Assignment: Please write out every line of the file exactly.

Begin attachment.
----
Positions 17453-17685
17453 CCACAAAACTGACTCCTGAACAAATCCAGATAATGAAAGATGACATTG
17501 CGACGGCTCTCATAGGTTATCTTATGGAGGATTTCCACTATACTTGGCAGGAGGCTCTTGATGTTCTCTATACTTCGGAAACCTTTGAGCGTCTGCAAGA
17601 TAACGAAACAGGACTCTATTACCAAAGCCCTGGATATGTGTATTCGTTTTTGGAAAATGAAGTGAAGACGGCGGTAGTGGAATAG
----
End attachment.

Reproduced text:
Positions 17453-17685
17453 CCACAAAACTGACTCCTGAACAAATCCAGATAATGAAAGATGACATTG
17501 CGACGGCTCTCATAGGTTATCTTATGGAGGATTTCCACTATACTTGGCAGGAGGCTCTTGATGTTCTCTATACTTCGGAAACCTTTGAGCGTCTGCAAGA
17601 TAACGAAACAGGACTCTATTACCAAAGCCCTGGATATGTGTATTCGTTTTTGGAAAATGAAGTGAAGACGGCGGTAGTGGAATAG